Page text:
Is the same primitive reaction by the brain stem behind such hateful emotions? I think much of it has to do with fear of anything different, be it skin color, clothing or language, or perhaps a superior skill. As the percentage of ‘whites’, the former ruling class, shrinks, many people in that group become frightened and react with hostility. As a society we should do better with understanding and accepting each other. This city of mine, Seattle, is probably better integrated than just about any American town. But driving just less than three hours north to Vancouver, British Columbia, presents a society a light year ahead of us. If the Canadians are able to do it, is there any valid reason why we cannot? Seeing four friends, all from different backgrounds, dining together and genuinely enjoying each others’ company is inspiring and gives hope for a better tomorrow. Let us hope that our children are not burdened by the same baggage most of us have grown up with.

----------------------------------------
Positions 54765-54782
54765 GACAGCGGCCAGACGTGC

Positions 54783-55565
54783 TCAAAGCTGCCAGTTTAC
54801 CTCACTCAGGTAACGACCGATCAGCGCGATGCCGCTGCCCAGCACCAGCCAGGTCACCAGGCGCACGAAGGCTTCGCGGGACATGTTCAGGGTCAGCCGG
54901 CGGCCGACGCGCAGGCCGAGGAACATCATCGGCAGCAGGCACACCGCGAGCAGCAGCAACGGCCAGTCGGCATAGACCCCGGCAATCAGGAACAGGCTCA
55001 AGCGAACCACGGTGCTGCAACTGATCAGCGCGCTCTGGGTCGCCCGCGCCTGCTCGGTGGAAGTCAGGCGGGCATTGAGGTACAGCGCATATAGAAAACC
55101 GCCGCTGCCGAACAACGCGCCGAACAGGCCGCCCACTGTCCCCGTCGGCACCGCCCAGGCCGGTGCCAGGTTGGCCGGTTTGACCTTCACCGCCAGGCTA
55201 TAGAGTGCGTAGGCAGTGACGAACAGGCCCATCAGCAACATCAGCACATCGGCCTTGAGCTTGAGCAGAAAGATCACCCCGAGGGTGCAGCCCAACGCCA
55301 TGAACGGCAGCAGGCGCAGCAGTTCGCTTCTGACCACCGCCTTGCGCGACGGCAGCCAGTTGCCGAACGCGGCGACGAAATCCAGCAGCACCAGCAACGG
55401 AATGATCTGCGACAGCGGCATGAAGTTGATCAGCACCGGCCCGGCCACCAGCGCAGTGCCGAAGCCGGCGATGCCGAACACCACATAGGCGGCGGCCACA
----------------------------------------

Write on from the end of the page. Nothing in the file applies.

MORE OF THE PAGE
And to my students and friends, Europeans included, thank you for making my life so much richer.

Saturday, July 07, 2007

07. 07. 07

Superstition is alive and well. A record number of weddings have been taking place worldwide, wherever our Western calendar is observed. Seven is considered a magic and blessed number by many in various cultures. If only a key to a successful marriage were that simple! The date didn’t prove to be a blessing to Iraqis who lost another 150 as victims of a car bomb. What a terrible bloodbath we managed to start in the area that once was the birthplace of civilization. An Iraqi doctor in the U.K. tried his best to show his gratitude for the mayhem with a few colleagues of his, but with very limited success. One must hope that he and his pals did a better job while practicing medicine. What are we to expect next, perhaps certain orchestra musicians and conductors blowing each other up? That might not be counted as a terrorist act, some would argue.